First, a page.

Those interviewed said they weren’t aware of any exemptions approved in 2016. Bloomberg BNA reached out to dozens of companies that operate small refineries and most declined to comment or didn’t respond.
But Keith Johnson, a spokesman for the refinery operator Delek Group Ltd., told Bloomberg BNA that he’s aware of some recent exemptions. The EPA waived RFS obligations last year for a Delek facility at El Dorado, Ark., and an Alon Israel Oil Co. Ltd. facility at Krotz Springs, La., Johnson said.
Delek absorbed Alon in recent weeks. The company aims to apply for exemptions at both facilities again this year, Johnson said.
On top of the impact of the decision and Pruitt’s position, the agency also is constrained by a new directive that could encourage exemptions.
A report that accompanied the 2017 funding law directed the EPA to follow Department of Energy recommendations on the exemptions. The Energy Department recommended exemptions in the past, but the EPA disregarded its views, according to some of those interviewed by Bloomberg BNA.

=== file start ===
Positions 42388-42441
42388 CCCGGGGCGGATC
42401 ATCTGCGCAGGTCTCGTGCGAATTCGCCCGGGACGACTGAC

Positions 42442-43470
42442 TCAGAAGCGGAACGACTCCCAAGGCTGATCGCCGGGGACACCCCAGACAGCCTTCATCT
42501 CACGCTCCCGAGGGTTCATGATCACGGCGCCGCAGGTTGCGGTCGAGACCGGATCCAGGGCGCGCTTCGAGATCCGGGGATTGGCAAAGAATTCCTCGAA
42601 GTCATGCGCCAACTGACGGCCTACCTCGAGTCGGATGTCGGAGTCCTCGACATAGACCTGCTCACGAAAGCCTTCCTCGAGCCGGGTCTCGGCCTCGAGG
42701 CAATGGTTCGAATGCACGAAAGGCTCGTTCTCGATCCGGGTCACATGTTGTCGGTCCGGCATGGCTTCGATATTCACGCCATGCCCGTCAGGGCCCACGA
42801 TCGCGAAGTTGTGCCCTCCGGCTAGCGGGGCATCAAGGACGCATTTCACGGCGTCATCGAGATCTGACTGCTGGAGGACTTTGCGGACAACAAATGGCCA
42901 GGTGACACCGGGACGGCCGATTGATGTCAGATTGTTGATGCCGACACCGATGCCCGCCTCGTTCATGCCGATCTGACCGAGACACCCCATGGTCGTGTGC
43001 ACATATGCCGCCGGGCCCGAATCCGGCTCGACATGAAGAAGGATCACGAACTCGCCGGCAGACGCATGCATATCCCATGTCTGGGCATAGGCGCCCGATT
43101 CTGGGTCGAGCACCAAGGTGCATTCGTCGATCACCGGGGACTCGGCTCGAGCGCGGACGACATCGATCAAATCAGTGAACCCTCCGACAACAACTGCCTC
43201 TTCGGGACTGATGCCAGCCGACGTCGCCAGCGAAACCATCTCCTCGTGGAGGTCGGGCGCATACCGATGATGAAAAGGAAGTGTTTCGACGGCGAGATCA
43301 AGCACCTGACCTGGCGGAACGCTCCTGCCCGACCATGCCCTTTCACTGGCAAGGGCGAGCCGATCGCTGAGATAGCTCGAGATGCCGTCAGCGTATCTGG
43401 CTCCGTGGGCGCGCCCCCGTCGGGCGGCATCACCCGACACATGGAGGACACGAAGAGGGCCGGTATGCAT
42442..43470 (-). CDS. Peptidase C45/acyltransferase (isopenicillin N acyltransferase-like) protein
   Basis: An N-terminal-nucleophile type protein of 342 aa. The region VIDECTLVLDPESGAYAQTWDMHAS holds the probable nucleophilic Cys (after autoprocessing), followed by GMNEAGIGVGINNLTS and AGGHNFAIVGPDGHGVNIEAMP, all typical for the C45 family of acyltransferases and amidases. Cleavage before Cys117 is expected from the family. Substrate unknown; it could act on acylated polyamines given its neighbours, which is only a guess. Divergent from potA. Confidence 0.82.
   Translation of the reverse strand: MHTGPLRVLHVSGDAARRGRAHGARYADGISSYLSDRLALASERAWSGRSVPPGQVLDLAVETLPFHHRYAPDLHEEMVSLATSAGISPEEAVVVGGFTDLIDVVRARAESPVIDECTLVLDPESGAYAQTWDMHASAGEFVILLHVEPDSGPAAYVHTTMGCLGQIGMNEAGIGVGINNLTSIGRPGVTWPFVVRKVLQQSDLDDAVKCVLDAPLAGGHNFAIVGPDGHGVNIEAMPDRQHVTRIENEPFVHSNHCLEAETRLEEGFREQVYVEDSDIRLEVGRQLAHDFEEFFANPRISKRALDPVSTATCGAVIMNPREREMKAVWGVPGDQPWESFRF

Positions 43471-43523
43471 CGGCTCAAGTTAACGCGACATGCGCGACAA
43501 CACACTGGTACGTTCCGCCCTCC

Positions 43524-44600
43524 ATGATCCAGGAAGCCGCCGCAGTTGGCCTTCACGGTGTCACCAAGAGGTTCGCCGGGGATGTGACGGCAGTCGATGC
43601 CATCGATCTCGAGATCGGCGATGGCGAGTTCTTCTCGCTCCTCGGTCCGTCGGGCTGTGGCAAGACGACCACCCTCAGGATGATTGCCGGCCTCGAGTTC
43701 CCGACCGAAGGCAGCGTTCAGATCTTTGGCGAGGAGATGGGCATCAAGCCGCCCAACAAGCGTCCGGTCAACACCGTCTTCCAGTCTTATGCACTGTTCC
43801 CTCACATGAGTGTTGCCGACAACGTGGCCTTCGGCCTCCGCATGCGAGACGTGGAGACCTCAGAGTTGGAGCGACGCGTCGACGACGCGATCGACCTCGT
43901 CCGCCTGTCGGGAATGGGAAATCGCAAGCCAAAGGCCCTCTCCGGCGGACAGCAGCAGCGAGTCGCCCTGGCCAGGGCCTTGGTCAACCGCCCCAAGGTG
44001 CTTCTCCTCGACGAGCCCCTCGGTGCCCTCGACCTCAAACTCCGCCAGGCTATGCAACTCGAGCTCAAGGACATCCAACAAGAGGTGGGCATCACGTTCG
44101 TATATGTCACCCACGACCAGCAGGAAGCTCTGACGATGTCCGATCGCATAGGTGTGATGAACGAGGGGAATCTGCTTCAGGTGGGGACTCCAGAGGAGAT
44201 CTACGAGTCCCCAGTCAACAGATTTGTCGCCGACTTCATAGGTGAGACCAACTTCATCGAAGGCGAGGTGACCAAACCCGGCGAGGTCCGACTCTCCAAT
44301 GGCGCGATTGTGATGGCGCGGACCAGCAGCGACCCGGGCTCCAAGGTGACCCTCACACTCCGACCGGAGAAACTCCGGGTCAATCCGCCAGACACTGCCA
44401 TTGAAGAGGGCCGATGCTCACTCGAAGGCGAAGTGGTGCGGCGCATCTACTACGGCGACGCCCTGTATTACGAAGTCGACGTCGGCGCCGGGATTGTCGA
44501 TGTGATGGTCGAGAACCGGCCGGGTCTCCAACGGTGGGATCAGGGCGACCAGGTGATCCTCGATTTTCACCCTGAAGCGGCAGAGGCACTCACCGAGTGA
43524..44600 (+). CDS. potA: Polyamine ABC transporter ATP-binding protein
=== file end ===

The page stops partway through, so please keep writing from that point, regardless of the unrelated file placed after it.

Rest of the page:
The 2018 RFS proposal suggests that new language may have teeth.
“This directive could impact how EPA evaluates small refinery hardship petitions and the number and magnitude of exemptions granted,” the EPA said in its 2018 RFS proposal, which released last month.
But despite that language, Thomas White of the Energy Department’s Office of Energy Policy and Systems Analysis said the department’s “influence has not changed,” adding that the DOE “has always provided EPA an evaluation of a petitioner.”
Those interviewed said increased exemptions are likely but not guaranteed.
“You can’t necessarily expect EPA to grant all these. They may listen to the bigger refiners,” Shaw, the Iowa Renewable Fuels Association leader, told Bloomberg BNA. “I’d say there’s a smoother path now, but that doesn’t make any of them a slam dunk.”